The most used app on my cell phone is this circular one with an icon of a mouthpiece. It’s green in colour and unlike indicated by the logo, I use it more often to send text messages rather than make a free call. Which is weird, because texting takes time and I make a lot of typos.
There are friends with whom I’ve maintained relationships only over messages for the last couple of years. Strong relationships, I’d like to assume. Yet every week one of us messages the other saying:
Hey, we should speak sometime. It's been ages
Yet unsurprisingly, the call doesn’t happen. Busy schedules, bad network and time zone differences could be some of the many reasons. But in reality, I think there are just two of them.
1. Intent. Or the lack of it.
2. Nm to tlk abt.
The first one is straightforward. If you wanted to, you would make it happen. One way or the other, you would call that friend to hear their voice respond to that wonderful word that escaped your lips. Hello
But what if you really did not care about the response? What if the responses were one from the following?
'Nothing much. All good' 'Life's alright' 'Nothing new' Ok bye!
Last week I spoke to a friend after a year. We were in touch over WhatsApp on and off and knew each other’s whereabouts thanks to the virtual world. But with this call, things were about to get real (pun unintended). The call lasted 5 minutes and 33 seconds. We exchanged pleasantries, discussed work, asked who else we were in touch with and one innocent question, twice.
The response remained the same; ‘Nothing much’
But what if there really was more to talk about, but we just didn’t want to?
Interestingly enough, we spent more time texting each other, discussing so much more, than over the call. And this isn’t a one-off case. Most people tend to be more guarded with their thoughts and information while speaking in person. In contrast, many of them would type away a lengthy discourse on their cell phones in public forums and group chats. Why do we hesitate to share our opinion or any personal information, in person? Why would my friend be okay messaging me about his boss, who was a jerk, giving him a hard time rather than talk to me about it?
Texting isn’t easy either. Apart from the typos I keep making, I often get myself into conversations pertaining to texting etiquette.
Friend: Why did you send me a K? You: Idk. I guess I just typed really quick. What's wrong? Friend: It's rlly rude nd super annoying. Worse thn sayin F*cK off! You: k You: *ok
“Today, you don’t need to muster the courage and battle the butterflies in your stomach when you walk up to someone you are attracted to and nervously attempt to make a conversation out of thin air.”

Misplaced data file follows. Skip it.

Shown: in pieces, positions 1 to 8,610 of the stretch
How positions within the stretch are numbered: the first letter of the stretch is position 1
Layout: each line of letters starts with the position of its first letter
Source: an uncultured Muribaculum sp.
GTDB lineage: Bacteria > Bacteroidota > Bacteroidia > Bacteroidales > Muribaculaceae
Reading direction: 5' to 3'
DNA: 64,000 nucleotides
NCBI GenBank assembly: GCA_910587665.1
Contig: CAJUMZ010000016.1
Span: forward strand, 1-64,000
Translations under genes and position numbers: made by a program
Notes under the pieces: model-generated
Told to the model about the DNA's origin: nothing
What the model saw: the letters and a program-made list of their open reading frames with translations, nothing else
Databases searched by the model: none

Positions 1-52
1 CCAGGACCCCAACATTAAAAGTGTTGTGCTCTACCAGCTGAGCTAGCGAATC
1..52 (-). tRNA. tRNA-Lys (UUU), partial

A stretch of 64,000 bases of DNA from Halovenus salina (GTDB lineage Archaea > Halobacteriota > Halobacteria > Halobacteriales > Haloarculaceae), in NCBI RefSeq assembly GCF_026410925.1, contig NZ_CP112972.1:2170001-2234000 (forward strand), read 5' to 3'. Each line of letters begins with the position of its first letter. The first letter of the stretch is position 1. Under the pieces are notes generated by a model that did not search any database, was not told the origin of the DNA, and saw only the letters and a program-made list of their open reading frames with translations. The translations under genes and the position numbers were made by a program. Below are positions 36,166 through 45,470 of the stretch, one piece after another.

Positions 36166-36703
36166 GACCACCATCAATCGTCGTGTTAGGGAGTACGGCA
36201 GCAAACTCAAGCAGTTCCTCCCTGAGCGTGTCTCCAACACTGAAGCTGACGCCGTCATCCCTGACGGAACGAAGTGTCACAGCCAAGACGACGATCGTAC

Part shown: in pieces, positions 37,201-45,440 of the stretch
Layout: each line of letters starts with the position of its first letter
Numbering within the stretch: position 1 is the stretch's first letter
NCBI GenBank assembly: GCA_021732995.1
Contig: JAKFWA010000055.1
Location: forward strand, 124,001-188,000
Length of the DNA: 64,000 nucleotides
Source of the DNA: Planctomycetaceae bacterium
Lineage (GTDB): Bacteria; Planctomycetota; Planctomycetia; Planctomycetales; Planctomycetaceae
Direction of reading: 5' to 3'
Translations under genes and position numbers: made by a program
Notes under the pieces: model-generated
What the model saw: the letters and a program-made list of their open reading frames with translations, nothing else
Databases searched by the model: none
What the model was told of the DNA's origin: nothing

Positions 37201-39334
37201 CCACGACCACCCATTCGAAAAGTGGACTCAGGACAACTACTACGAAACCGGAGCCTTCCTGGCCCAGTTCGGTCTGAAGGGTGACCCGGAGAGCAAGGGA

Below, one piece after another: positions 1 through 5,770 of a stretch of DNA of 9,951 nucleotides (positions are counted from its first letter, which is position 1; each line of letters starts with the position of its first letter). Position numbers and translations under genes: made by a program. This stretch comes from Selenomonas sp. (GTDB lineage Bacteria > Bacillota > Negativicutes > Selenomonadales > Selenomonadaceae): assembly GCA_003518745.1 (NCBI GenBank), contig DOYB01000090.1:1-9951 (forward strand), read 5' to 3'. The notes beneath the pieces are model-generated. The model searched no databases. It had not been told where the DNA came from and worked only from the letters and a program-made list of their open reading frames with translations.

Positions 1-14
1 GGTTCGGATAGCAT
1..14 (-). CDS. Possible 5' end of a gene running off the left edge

With the advancement of technology, people now have lesser reasons to speak. Most of our apps now have bots that offer predictive responses to our e-mails and messages. Google offers a feature that lets you see who’s calling and why before even answering the call. And that’s not all. It can also make calls and reservations on your behalf, where a computer speaks with the person on the other end, in a human voice, with the relevant tone, pause et all.
And then there are photos. If you already saw the photos from my trip to Amsterdam or followed my Instagram stories then it is likely that you think you already know so much about my trip and wouldn’t bother calling me up to ask about it. Today, you don’t need to muster the courage and battle the butterflies in your stomach when you walk up to someone you are attracted to and nervously attempt to make a conversation out of thin air. Because you can just swipe right, cut-the-chase and get straight down to business courtesy dating apps like tinder and coffee-meets-bagel. Ironically, skipping the coffee date.
As humans, talking comes naturally to us and no amount of exclamation points and LETTERS IN CAPS can express our emotions the way we do when we actually speak. Talking sometimes has more character than a tweet. Diction, accent, tone, intent, volume, speed; all influence the conversation and bring life into it. Communication is more open and free but words once spoken can’t be taken aback. Unlike texting, where not only can we choose to be politically correct all the time but also have the option to delete messages after sending them. And this flexibility or luxury (call it what you may) influences our thought and conditions our relationships with the person we text. But texting can be confusing and the lack of emoji education only adds to it. It is hard enough without punctuation and changing abbreviations, let alone explaining to your seventy-year-old uncle what FML stands for and why it’s inappropriate to send the cherry and eggplant emoji in the family WhatsApp group every morning, no matter how much he likes them.
Perhaps we are just lazy and prioritise who we want to speak with and when. After all, most of us would want to speak with our parents as long as they don’t bring up our marriage or how they would like to be grandparents. You video-call your mom to see the look on her face when she sees the first omelette you prepared. You would love to facetime your iPad to see your dog back home only to see her stare and bark at the screen. But of course, you certainly don’t want to speak with the lady from American Express, calling up to offer you a credit card that you aren’t eligible for.
The next time a friend messages you on Facebook saying ‘Hey Wassup?’or when a friend sends you that Happy Diwali or Happy Halloween or Happy Whatever message on WhatsApp, do yourself and them a favour, don’t just reply with a 👍🏻. Don’t hesitate. Take the effort, hit that phone icon, call them up and say Hello.
or you could go like this
You: Hey, we should speak sometime. It's been ages. Friend: Yea! Totally. It's been so long! How's u? You: I'm great! Calling you in 3..2..1 Friend: umm what...ohh ok